“Obviously it’s really frowned upon, crossing the picket line to work when you’re in the union, especially because I voted for strike action as well, which was a big thing for me. I said yes to something I believe in, I think it’s really important that we strike.”

She worked from home during the strikes because she was not ready to tell her colleagues the reason she was unable to strike.

“It’s difficult because early in pregnancy not everyone wants to tell people they’re pregnant,” she said.

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“A couple of weeks [after the strikes] someone did directly ask me because they hadn’t seen me on the picket line and I had to be like, ‘Oh yeah, I was striking from home,’ and then I felt awful because I’d been lying about it and I hadn’t been striking at all. It’s an uncomfortable position to be in.

“At least if you’re retiring you can be honest with people.”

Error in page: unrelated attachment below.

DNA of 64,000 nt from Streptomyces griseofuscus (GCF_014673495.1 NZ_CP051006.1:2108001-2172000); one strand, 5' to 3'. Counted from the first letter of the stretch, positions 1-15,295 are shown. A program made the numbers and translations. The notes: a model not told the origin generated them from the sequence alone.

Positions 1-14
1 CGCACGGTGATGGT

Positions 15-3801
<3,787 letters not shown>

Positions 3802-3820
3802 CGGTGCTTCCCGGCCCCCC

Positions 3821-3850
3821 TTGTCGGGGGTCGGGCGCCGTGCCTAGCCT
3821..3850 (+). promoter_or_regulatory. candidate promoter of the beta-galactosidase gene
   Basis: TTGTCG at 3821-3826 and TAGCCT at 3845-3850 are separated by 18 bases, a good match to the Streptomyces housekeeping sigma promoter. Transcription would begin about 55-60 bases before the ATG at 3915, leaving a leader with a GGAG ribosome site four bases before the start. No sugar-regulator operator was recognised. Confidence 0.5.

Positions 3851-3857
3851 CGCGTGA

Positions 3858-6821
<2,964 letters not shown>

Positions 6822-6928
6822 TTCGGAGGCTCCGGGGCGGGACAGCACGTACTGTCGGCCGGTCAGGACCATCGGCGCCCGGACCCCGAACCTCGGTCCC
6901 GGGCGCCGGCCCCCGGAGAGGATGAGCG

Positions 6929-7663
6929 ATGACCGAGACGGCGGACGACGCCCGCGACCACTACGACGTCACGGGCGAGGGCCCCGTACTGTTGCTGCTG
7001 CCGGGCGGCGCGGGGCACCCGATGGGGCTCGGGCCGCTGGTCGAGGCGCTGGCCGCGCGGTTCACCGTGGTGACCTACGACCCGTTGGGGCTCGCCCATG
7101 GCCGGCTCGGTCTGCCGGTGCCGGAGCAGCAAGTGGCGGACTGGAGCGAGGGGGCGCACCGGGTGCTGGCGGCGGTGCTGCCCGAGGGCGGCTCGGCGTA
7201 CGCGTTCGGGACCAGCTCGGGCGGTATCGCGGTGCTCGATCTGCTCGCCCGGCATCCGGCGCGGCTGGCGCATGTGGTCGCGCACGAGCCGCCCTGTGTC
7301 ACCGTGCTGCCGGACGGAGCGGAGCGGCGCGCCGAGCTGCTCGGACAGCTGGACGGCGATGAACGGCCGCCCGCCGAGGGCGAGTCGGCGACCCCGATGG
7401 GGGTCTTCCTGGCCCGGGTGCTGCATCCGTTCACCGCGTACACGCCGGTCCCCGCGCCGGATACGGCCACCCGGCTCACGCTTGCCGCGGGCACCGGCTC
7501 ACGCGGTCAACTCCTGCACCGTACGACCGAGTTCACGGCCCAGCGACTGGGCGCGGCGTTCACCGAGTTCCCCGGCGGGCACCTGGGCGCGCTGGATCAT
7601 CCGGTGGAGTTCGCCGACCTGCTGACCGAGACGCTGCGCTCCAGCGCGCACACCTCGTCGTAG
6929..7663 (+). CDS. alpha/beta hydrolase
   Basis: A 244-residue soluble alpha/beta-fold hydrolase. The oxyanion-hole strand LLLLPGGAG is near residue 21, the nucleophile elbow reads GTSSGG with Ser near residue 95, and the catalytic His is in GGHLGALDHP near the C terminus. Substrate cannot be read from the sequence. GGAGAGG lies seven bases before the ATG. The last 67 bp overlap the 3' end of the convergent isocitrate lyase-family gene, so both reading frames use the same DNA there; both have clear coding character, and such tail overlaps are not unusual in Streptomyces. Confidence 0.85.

In July, Leeds city council’s deputy leader, Jonathan Pryor, wrote to the government requesting a change in the law.

In a letter seen by the Guardian, the parliamentary under-secretary of state responsible for maternity benefits, Lord Younger, said the government did not plan to change its position.

He wrote that the government recognised there were a number of ways maternity pay could be affected during the eight-week period.

“These include taking a temporary wage reduction, taking time away from work due to illness or being on strike.

“We believe, however, that the current calculation balances the need to achieve a representative reflection of a woman’s earnings in a way that is consistent for all, whilst ensuring a straightforward calculation for employers.”